From Human Oncology
Combining Radiation and Immunotherapies to Achieve In Situ Tumor Vaccination
T cell checkpoint inhibitors are a class of immunotherapies that modulate tumor tolerance among T cells and have demonstrated efficacy for many tumor types. Activation of an anti-tumor immune response is a complex process involving many immune cell lineages and, therefore, combinatorial targeted approaches seem likely to achieve cooperative effect. Illustratively, in some clinical settings dual checkpoint blockade is showing enhanced efficacy compared to single agent treatment, however increased toxicities are also encountered and these may limit further efforts to improve response through systemic immunotherapy combinations.
In situ tumor vaccination is a strategy that seeks to use local therapies to convert a patient’s own tumor into a nidus for enhanced presentation of tumor-specific antigens in a way that will stimulate and diversify a systemic anti-tumor immune response without triggering toxicities associated with systemic immunotherapy administration. Radiation therapy may serve as a critical component of in situ vaccination by stimulating immunogenic cell death and release of tumor-specific antigens, phenotypic changes in surviving tumor cell immune susceptibility, and local eradication of suppressive immune cell lineages. We have identified a cooperative in vivo interaction between radiation and the immune response to local intra-tumor injection of tumor-specific antibody. This effect is enhanced with the combination of radiation and immunocytokine – a fusion of tumor-specific antibody and immune stimulatory cytokine, such as IL2 – resulting in complete regression of moderate sized tumors (~ 200 mm3) in most mice, limited toxicity, and a memory T cell response. In mice bearing larger tumors (~500 mm3) and micro-metastases, where combination of radiation and immunocytokine is no longer typically curative, we have observed improved animal survival and reduction in metastatic disease burden with the triple combination of local radiation and intra-tumor immunocytokine plus systemic T cell checkpoint blockade compared to dual combinations of these treatments.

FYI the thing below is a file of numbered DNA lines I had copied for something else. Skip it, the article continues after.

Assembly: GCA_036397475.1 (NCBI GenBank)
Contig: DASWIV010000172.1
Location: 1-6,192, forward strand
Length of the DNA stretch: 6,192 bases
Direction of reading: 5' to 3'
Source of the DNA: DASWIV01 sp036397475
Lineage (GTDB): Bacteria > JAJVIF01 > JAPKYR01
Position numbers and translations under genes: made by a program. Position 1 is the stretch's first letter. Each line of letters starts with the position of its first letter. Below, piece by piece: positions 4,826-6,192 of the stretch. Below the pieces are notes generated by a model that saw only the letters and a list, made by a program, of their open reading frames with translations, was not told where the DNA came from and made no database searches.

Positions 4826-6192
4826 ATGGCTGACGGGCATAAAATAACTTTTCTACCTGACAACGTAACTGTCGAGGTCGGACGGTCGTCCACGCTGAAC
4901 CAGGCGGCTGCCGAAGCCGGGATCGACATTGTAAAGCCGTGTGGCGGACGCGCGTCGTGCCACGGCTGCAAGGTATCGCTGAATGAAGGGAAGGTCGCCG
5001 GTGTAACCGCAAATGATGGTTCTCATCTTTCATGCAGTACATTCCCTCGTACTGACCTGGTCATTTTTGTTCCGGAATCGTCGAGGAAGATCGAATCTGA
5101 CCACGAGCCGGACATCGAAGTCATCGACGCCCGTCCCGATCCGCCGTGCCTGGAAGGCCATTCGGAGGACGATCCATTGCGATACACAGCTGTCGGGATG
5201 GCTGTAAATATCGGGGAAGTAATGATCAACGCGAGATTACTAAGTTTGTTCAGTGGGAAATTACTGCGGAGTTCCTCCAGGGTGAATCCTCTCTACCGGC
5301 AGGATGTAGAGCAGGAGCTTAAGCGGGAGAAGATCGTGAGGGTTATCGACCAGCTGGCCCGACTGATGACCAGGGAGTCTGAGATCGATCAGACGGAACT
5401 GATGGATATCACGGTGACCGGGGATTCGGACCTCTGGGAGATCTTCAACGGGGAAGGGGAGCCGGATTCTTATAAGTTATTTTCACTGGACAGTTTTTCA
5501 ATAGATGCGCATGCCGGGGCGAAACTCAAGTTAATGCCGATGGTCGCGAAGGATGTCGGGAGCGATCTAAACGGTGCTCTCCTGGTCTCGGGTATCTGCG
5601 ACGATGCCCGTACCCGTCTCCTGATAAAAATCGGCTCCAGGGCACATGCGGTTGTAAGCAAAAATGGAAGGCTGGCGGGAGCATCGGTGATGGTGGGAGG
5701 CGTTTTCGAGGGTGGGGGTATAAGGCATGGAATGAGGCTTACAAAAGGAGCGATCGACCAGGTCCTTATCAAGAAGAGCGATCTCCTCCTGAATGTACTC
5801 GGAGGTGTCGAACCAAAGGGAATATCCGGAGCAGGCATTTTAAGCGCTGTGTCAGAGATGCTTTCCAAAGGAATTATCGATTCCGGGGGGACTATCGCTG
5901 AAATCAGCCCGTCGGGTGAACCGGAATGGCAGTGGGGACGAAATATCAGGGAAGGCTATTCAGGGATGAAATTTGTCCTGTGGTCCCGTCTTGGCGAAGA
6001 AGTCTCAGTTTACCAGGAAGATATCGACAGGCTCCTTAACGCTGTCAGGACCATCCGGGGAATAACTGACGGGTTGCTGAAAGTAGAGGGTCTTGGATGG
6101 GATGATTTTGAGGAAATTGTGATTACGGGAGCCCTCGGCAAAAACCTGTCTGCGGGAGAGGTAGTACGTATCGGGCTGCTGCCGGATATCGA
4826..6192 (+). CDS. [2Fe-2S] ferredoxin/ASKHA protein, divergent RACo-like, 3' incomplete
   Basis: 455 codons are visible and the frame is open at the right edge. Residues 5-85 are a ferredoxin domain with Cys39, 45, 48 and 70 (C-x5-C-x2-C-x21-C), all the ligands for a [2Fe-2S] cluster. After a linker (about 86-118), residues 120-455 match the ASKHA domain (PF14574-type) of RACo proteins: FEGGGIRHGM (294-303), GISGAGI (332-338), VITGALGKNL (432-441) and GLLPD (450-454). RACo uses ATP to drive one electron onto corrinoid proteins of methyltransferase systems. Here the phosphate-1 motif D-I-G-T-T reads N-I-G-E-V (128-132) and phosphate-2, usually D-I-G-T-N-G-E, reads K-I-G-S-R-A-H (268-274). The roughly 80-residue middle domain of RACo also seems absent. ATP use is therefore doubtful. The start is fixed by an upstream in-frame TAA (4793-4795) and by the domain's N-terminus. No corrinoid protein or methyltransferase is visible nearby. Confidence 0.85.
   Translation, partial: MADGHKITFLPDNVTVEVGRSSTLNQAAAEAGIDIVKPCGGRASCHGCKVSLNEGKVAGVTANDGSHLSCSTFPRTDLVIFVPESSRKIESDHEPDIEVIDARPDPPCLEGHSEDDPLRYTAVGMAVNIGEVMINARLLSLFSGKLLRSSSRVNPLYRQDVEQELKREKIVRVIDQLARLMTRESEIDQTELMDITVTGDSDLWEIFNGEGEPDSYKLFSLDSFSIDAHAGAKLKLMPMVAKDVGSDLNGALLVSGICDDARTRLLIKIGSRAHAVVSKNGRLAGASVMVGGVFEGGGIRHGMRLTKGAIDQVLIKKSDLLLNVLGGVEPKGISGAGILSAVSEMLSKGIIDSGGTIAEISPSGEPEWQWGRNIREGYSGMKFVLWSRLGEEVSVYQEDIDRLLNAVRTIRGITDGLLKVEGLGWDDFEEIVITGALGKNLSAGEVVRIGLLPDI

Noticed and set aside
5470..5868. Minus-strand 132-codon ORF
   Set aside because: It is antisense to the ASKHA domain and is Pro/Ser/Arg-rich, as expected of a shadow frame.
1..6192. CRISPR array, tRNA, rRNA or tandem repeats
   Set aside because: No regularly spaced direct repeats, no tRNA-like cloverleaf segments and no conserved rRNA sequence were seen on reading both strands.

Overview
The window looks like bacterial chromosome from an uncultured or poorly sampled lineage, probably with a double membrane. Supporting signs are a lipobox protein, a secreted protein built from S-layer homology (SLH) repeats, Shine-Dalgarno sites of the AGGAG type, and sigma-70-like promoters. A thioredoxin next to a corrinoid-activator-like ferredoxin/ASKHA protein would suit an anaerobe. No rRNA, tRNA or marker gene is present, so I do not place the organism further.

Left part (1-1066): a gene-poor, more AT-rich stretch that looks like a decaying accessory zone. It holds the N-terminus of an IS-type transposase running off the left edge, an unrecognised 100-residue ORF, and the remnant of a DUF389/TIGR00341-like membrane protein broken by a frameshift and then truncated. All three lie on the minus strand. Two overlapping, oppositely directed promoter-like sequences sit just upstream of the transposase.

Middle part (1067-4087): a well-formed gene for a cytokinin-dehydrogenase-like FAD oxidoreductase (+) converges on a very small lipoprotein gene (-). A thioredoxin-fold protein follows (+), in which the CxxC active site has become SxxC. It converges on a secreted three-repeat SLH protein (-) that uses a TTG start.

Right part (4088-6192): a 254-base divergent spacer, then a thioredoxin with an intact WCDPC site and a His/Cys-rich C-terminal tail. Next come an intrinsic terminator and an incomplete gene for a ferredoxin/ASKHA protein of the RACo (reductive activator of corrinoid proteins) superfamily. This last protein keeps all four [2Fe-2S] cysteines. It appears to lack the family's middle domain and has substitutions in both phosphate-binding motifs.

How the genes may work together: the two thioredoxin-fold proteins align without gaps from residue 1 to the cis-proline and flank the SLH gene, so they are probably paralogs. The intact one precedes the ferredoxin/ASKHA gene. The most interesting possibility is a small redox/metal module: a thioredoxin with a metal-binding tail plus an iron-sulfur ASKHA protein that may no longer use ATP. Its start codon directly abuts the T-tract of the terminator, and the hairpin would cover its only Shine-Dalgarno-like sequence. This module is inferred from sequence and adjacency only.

Looking ahead, the research efforts of the Morris lab are focused on examining the mechanisms, pre-clinical testing, and clinical translation of treatment approaches that combine radiation and molecular-targeted therapeutics to drive anti-tumor immune response. The broad goal of this effort is to develop more effective, less toxic treatments for cancer patients. Preclinical studies demonstrate cooperation between radiation and checkpoint blockade and early phase clinical studies of such combinations suggest modest response. Preclinical studies of next generation strategies to augment response to checkpoint blockade are now warranted. In pursuit of this objective, our intention is to begin by using: 1) radiation to modulate the anergic tumor immune microenvironment and increase tumor susceptibility to immune recognition, 2) tumor-specific antibodies to enhance cell-mediated tumor destruction by NK and myeloid cells and antibody-facilitated antigen presentation by FcʏR-expressing cells, and 3) immune stimulatory cytokine to augment innate and adaptive immune responses - all for the purpose of eliciting in situ vaccination. Using in vitro, ex vivo, and in vivo methods in clinically relevant murine tumor models, we are exploring unique mechanisms and optimizing novel applications of this therapeutic strategy.